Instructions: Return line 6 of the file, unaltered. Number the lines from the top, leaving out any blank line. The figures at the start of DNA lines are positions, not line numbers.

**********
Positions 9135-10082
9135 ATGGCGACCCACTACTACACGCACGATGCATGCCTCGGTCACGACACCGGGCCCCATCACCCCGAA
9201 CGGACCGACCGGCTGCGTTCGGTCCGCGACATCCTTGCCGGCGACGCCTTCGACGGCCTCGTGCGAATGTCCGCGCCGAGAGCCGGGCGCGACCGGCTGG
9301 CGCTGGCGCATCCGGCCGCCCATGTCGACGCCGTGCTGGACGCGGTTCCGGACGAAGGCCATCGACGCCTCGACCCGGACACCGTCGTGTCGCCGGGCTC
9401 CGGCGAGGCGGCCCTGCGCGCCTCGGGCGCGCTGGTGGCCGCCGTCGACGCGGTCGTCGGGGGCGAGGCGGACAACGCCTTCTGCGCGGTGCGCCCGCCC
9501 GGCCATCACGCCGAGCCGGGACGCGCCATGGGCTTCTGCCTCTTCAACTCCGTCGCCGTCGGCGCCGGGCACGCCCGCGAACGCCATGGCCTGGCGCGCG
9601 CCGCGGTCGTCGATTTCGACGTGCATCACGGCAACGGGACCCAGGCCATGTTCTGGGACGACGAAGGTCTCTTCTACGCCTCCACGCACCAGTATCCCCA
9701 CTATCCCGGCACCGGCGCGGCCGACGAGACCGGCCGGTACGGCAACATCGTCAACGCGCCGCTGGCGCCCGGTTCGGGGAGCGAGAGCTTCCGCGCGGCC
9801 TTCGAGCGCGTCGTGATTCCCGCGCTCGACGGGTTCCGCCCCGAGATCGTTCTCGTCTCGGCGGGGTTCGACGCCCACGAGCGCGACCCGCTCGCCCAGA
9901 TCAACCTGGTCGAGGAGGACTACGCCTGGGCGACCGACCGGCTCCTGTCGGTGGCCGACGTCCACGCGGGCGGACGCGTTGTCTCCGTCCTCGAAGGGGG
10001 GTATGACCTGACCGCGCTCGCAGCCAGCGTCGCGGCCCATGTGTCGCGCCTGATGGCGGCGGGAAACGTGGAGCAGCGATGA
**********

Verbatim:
9501 GGCCATCACGCCGAGCCGGGACGCGCCATGGGCTTCTGCCTCTTCAACTCCGTCGCCGTCGGCGCCGGGCACGCCCGCGAACGCCATGGCCTGGCGCGCG